First, I mix the spices (chili powder, cumin, this ‘n’ that) with a little flour (masa harina, or fine corn flour, preferred, but plain white flour will do in a pinch) and add the spice-flour mixture to the cooked crumbled beef before adding any other liquid. When I stir it creates a sort of roux which makes the chili deliciously thick. Second, a can of beer is the first liquid I add after the flour-spices mixture. Sometimes I just stop there for all-beef, non-tomato chili (the Broadcasting Legend’s™ favorite). Third, if I’m using tomatoes, I also add a tablespoon or so of molasses. You know how you sometimes add a little sugar to Italian-style tomato sauces, to smooth out the acidity? Well, molasses does the same thing for tomatoes in chili and it’s a deeper, richer flavor.
Wrist x-rays: no news. Pain is manageable but I really wish we could get this figured out and fixed.
Writing: Writing a book is damn hard work. That’s all I have to say about that.
And finally, I am the guest editor for the Autumn 2010 issue of Solander, the magazine of the Historical Novel Society. (This is a mostly honorary title and the real editors do all the real work.) Solander features interviews, articles, short fiction and commentary, and is the only such magazine in the world for enthusiasts of historical fiction. It is fantastic. To subscribe, join the Historical Novel Society today.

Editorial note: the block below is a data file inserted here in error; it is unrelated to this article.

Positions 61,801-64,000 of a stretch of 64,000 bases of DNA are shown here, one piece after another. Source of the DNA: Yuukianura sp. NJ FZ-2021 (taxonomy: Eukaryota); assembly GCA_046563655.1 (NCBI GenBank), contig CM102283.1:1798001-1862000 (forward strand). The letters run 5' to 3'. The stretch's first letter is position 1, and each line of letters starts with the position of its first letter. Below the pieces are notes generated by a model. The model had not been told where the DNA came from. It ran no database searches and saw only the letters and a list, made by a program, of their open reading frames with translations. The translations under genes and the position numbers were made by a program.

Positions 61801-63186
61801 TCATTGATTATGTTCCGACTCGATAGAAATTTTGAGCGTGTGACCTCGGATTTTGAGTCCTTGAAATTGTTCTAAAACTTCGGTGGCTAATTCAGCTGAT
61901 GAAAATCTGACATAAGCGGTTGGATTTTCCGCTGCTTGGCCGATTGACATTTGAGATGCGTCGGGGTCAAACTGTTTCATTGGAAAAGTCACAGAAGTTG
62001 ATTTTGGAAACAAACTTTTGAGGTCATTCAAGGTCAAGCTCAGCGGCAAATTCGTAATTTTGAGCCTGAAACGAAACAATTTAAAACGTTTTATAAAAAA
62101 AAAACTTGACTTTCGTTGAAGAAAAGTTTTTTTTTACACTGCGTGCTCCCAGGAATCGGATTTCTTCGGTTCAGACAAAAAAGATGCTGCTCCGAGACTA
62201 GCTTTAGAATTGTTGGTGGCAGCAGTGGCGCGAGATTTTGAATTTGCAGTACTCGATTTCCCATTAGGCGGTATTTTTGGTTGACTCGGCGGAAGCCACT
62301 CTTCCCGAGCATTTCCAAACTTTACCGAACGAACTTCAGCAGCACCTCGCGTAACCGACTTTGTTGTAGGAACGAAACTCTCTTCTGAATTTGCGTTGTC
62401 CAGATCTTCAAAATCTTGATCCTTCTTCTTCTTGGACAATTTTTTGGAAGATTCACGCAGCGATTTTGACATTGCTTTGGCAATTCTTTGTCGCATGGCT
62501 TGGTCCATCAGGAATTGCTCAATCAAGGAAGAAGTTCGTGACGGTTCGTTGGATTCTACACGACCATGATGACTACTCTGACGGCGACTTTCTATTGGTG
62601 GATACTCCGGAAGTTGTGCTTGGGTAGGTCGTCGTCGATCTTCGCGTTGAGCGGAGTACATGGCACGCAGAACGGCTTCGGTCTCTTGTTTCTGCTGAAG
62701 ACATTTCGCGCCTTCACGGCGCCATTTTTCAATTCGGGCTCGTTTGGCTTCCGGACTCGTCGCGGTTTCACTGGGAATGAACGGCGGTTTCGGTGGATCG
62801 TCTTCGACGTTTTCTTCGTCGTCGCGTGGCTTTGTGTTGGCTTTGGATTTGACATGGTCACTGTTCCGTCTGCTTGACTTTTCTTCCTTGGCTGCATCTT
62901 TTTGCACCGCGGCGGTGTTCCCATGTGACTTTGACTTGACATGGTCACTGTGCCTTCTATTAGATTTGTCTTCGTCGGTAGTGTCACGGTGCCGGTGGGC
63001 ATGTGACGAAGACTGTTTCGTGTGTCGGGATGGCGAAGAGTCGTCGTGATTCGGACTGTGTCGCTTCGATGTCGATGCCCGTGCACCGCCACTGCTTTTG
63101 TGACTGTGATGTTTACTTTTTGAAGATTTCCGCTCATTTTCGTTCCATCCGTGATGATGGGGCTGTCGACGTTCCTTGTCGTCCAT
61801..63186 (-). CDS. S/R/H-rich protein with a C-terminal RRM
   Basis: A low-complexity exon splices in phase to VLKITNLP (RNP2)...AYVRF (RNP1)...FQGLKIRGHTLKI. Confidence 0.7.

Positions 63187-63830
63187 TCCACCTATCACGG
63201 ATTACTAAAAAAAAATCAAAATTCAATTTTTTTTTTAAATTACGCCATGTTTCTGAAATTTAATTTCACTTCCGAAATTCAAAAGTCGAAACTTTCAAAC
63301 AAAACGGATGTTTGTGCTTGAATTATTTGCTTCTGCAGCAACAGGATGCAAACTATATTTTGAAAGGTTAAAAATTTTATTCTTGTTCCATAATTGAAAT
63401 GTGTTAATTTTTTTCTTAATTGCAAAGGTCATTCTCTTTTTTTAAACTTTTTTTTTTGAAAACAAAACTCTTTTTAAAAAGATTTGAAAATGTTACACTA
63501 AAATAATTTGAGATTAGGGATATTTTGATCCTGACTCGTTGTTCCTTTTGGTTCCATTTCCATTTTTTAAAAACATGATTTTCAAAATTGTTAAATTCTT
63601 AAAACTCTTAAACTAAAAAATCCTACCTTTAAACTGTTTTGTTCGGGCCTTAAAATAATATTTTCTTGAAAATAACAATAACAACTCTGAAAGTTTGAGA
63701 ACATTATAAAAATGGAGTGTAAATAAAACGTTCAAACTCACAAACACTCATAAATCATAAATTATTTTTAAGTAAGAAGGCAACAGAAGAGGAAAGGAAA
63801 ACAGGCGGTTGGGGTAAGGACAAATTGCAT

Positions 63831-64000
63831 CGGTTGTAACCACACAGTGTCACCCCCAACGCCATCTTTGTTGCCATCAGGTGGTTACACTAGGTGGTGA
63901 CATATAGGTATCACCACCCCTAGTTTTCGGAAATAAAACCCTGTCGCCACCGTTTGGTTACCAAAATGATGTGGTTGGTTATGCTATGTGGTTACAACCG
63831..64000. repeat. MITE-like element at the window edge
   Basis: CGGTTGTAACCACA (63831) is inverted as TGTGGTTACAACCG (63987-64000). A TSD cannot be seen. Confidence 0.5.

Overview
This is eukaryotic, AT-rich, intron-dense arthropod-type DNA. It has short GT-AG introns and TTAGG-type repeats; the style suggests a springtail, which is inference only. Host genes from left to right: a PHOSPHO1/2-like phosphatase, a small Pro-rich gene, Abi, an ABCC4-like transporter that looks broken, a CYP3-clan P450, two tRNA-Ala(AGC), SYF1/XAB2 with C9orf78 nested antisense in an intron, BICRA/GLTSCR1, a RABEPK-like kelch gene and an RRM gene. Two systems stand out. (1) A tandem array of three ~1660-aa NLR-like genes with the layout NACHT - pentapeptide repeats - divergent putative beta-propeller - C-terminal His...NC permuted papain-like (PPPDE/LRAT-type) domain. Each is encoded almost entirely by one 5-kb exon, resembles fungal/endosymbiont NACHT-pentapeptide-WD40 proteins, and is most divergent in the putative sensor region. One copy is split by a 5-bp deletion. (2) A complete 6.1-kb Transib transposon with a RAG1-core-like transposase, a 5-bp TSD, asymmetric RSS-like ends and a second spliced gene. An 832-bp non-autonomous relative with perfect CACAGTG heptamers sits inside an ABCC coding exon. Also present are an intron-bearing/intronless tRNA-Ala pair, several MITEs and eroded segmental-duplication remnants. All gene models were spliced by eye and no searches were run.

Most writers will tell you they started writing stories as children, always knew they wanted to be writers, and identified with Jo in Little Women. My path to the writing life was a little more circuitous. (As is the story of my life in general. Heh. But anyway.)
I playacted as a child. I sewed endless outfits for my Ginny doll (this was pre-Barbie, thank God, when dolls for little girls still looked like little girls) and played out stories with her. I acted out endless stories with paper dolls, plastic horses, and my poor hapless sister and friends. I loved wonderful adventurous and romantic stories (usually in some historical setting) and imagined them vividly, but didn’t think so much about writing them down. I did draw pictures. Most of my family was musical, and so I proudly proclaimed myself to be “artical.” It didn’t occur to me to imagine myself as “writical.”
For a while I actually thought I wanted to be an actress. (See evidence, right.) Then I got sidetracked into radio and started acting out stories with voices and sound effects in endless “slice-of-life” commercials. It was only much later that it seriously occurred to me to actually write down a story. And when I did, it came out as—well, playacting on paper. And that is what I’m doing, to this day. I act out the parts as I write, much to the amusement of the Broadcasting Legend™ and the puzzlement of the beagles.
And I wanted to be Beth in Little Women. Everybody loved her! I wanted everybody to love me! And anyway, what actress can resist a good death scene?